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Fifty Years of My Life (1939 - 1990)
A Memoir by Jeff R. Noordermeer

My father has a tragic death and I get married

I received a telegram from my mother that my father had died. He was only fifty years old. Later I received all the news on what had happened to my father. He worked on the afternoon shift that week. Before he left for work he would always have a cup of coffee with my mother. That week they had won together some money in the State lottery, and they were talking about if they would win one of the big draws they would certainly come to visit me. My oldest sister, Paula, was living in the next town and was expecting her second child. My father had a light motorcycle which he used to go to work. On his way to work he would always stop by my oldest sister's house, especially since she was expecting her second child. My oldest sister was his favorite daughter. The story that my mother told me was that he was a little late when he left the house and must have rushed a little bit. There was an intersection where he was supposed to make a complete stop, but he didn't. It was a hilly road and a German tractor trailer loaded with fuel hit him instantly. My father's body was unrecognizable as it caught fire on the impact. It was a terrible shock for my mother as everything happened so suddenly. This was the first death announcement I had received since I left home. Now I understood why he shed tears at the airport when I left. He must have had a feeling that it would be the last time that we would see each other.

When I received my mother's telegram I went into the bedroom and cried for a little while. I suddenly realized I would never see him again. Something was taken out of my life forever. Death was something I could never easily accept in life because so many of us go without a warning. Even the people like my father you always feel like they just have gone for a long trip, and in your mind it seems you will see them again. Here my father went through so much misery during the war. He was in World War II, bombed and shot at and wasn't killed. It made me think about the mystic things about life, and why death has to happen at certain times, regardless of where you are. I was not able to attend my father's funeral. I just got back from my three weeks vacation. It was difficult for me to leave as I was working in a new job with a company who just had taken over our business. I really felt bad that I wasn't able to go to my father's funeral. From Embassy Dairy my mother received a large flower piece. From my mother I received all the newspaper articles from the accident and the funeral service. There were many people at my father's funeral, as he was well known and like in our town.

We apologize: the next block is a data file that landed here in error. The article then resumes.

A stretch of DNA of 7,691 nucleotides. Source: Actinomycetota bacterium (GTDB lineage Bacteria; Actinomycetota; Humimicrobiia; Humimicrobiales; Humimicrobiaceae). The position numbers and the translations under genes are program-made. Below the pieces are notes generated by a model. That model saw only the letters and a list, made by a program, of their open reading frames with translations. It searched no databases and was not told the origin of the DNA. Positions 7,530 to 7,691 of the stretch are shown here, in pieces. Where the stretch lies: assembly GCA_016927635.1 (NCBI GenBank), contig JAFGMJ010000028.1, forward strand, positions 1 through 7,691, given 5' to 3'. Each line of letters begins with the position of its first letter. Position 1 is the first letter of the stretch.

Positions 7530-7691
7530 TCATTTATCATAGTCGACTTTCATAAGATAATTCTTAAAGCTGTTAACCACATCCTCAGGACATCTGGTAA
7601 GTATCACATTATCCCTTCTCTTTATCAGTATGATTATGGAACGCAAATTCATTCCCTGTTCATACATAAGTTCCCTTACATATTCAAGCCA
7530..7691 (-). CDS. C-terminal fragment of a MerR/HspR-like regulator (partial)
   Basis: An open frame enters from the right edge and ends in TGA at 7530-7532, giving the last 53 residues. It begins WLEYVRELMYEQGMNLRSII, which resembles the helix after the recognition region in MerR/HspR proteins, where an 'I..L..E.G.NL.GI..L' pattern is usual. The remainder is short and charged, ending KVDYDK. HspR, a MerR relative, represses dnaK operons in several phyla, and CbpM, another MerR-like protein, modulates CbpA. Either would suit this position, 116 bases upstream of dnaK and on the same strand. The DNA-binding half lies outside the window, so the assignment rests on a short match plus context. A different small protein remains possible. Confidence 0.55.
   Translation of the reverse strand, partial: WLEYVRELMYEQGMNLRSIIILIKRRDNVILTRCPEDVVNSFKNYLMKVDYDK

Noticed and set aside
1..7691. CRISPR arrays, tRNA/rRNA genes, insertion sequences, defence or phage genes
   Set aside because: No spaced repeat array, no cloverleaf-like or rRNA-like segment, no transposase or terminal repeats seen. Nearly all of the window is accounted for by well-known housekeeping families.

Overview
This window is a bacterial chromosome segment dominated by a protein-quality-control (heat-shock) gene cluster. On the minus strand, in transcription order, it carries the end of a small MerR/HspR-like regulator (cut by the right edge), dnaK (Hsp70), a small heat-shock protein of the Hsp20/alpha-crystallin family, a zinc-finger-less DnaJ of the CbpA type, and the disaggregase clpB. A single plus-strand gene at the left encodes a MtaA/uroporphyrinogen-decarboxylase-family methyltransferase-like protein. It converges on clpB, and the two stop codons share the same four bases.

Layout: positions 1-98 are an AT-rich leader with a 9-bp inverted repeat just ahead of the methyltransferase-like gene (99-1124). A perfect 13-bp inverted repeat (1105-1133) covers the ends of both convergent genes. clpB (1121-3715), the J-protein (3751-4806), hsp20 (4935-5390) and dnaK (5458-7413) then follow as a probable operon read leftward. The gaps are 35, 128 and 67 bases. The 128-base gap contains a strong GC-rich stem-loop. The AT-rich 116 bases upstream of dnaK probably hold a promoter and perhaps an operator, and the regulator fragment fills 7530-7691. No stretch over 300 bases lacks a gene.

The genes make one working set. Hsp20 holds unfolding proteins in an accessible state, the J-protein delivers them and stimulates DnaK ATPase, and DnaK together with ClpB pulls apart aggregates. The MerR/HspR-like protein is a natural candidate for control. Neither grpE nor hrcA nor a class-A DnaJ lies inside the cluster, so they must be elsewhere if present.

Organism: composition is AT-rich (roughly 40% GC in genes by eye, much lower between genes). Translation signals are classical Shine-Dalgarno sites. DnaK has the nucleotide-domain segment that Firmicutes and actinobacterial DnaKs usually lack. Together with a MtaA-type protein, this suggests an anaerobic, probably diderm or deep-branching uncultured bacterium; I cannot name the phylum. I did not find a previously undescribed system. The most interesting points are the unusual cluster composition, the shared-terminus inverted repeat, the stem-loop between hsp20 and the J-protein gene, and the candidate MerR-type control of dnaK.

On October 24, 1963 Lu Lu and I married in the Washington D.C. Court building. The judge who did the wedding ceremony was a lady judge by the name of Judge Kelly. It was a very simple wedding ceremony with two of our friends being the witnesses. We just had enough money to pay for the marriage license. After we were married we moved into an efficiency apartment in downtown Washington D.C. We had no honeymoon or any wedding celebration. We just didn't have the money for it. I was working very hard in my new job, and at night I was taking classes at the American University. Lu Lu was working with the doctor Camalier family. We both left the house early in the morning, and it was late at night when we saw each other again.

In the beginning of our marriage I really had to adjust to a lot of ways of Lu Lu's lifestyle. Wherever she was going, on the street or in a shop, whenever she started a conversation with people she would always invite them to her house for dinner. In no time she made a lot of friends in the apartment building we lived in, and always invited them to eat with her. Many of them liked her cooking so much that it became a habit of some of the people who lived there just to wait for Lu Lu in the front door when she came home from her work. I could see that some people started to take advantage of Lu Lu's good nature. Lu Lu came from a country like Burma, where there is an open society atmosphere, and where people believe in sharing in life. She thought this was the same here in the U.S.A. Western culture isn't the same as what Lu Lu was used to in Asia. So a few times I came back from work I noticed the same freeloaders in my apartment, and I blew my top. I know Lu Lu did it all from the goodness of her heart and wanted nothing in return. There were so many differences in our life, that in the beginning of our marriage it was not easy for me to live with Lu Lu. I was used to Dutch ways, and they are very conservative. Everything had to be spotless, clean, and well organized. Lu Lu never lived that kind of life in Burma. I noticed with Lu Lu, so long as her friends were happy it didn't make any difference to Lu Lu what the apartment looked like. We lived in an efficiency apartment, and Lu Lu would invite and cook for forty people. Things like that I wasn't used to.

CONTINUED: The death of President Kennedy shocks the nation
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© Copyright  - Antonio Zamora

- Foreword
- Old Rotterdam
- World War II
- After the War
- Coming to America
- Washington, D.C.
- Southeast Asia
- Philosophy of Life

- Book Index